US Senate health-care bill is ‘unacceptable,’ says bishops’ spokesman

US Senate health-care bill is ‘unacceptable,’ says bishops’ spokesman

[Obamacare with or without(!?) the Obamabortion-mandate is preferable to any Trump or Republican overhaul]

Catholic World News – June 23, 2017

Bishop Frank Dewane, who chairs the US bishops domestic-policy committee, has described a health-care reform proposal in the US Senate as “unacceptable as written.”

Bishop Dewane criticized that the bill’s cap on Medicaid funding, saying that the result would “provide even less to those in need than the House bill.” He added that the bills should “improve real access for immigrants in health care policy.” As it stands, he said, the legislation would “cause disturbing damage to human beings served by the social safety net.”

The bishop did praise the Senate bill for “recognizing that abortion is not health care,” and said that if [emphasis added] that provision survived, it would “correct a flaw in the Affordable Care Act.”

“An acceptable health care system provides access to all, regardless of their means,” Bishop Dewane stated. “Such a health care system must protect conscience rights, as well as extend to immigrant families.”

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One comment on “US Senate health-care bill is ‘unacceptable,’ says bishops’ spokesman

  1. Pro-Life Advocates Worry GOP Will Cave on Planned Parenthood

    Provision to cut abortion-provider funding may not withstand procedural challenge, pressure from moderates

    Hostile Reaction Foretells Uphill Climb for GOP Health Bill

    Several conservative senators [five at last count], activists quick to oppose Senate Obamacare replacement, others lukewarm

    by Brendan Kirby | Updated 23 Jun 2017

    The Senate bill to repeal Obamacare includes a provision to cut off funds to Planned Parenthood for one year, but some pro-life groups fear it will not survive to passage.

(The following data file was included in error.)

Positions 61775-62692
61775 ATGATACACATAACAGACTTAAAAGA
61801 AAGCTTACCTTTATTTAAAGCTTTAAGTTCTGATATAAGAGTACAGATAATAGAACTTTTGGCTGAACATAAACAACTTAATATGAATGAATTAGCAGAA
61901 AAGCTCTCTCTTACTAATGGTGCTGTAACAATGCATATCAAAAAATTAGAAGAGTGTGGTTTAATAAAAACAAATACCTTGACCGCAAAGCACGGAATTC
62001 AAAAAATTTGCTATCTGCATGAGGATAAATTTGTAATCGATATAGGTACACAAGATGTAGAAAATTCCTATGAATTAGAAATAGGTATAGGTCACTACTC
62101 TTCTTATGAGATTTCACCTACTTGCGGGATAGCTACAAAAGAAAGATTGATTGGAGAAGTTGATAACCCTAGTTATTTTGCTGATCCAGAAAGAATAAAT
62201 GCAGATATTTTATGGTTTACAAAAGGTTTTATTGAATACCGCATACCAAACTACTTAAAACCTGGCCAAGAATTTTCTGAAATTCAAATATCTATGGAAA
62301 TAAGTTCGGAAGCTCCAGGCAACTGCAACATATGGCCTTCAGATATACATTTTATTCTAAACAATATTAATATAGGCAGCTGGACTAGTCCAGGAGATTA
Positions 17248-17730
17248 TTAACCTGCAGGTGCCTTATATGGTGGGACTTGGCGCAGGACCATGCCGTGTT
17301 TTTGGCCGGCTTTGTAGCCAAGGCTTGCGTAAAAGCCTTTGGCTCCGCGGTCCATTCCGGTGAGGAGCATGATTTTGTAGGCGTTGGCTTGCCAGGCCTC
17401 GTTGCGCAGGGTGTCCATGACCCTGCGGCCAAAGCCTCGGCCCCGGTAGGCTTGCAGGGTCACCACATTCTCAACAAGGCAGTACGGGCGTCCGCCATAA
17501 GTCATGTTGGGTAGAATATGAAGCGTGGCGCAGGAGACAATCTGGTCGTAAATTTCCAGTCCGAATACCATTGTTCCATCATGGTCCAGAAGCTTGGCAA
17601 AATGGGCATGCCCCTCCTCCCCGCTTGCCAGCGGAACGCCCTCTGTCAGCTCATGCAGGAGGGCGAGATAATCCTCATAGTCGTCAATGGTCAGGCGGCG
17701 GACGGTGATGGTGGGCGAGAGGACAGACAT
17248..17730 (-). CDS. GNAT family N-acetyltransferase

It already is against the law for federal funds to be used for abortions. The Senate bill would prohibit health organizations from receiving federal reimbursements for other services if they provide abortions, except to save the life of the mother or if the pregnancy resulted from rape or incest.

    The bill does not mention Planned Parenthood, the country’s largest abortion provider, but a Congressional Budget Office analysis of the House of Representatives version of the health bill determined it was the only organization that would be affected.

    The Family Research Council and the Susan B. Anthony List urged Congress on Friday to direct federal funds to community health centers that deliver the same non-abortion services that Planned Parenthood offers. But they expressed concern that the Planned Parenthood provision might not survive challenges from moderate Republicans or the arcane Senate rules that limit which measures can avoid a Senate filibuster.

    “The Senate discussion draft includes these pro-life priorities, but we remain very concerned that either of these priorities could be removed from the bill for procedural or political reasons,” Family Research Council President Tony Perkins and Susan B. Anthony List President Marjorie Dannenfelser said a joint statement. “We are working closely with our pro-life allies in the Senate to prevent this from happening as it could result in our opposition. We are confident that the pro-life Senate will ultimately move forward with our pro-life priorities intact.”

    Under Senate rules, laws connected to “budget reconciliation” need only a simple majority. Most other bills can be blocked by 41 senators through the filibuster. Democrats likely will appeal to the Senate parliamentarian, arguing that the Planned Parenthood provision does not comply with those rules.

    A senior Republican Senate aide told Newsweek on Thursday that senators were unsure it will pass muster.

    Beyond the procedural hurdles, the measure faces a political one. Sen. Susan Collins (R-Maine) said she and Sen. Lisa Murkowski (R-Alaska) would introduce an amendment to remove that language, according to The Hill. If they end up opposing the bill, supporters could not afford to lose any more Republicans. And with opposition from the right flank of the party, that would be a tall order.

    For its part, Planned Parenthood wasted no time blasting the proposal.

    “If this is the Senate’s idea of a bill with heart, then the women of America should have fear struck in theirs,” Planned Parenthood President Cecile Richards said Thursday in a statement.

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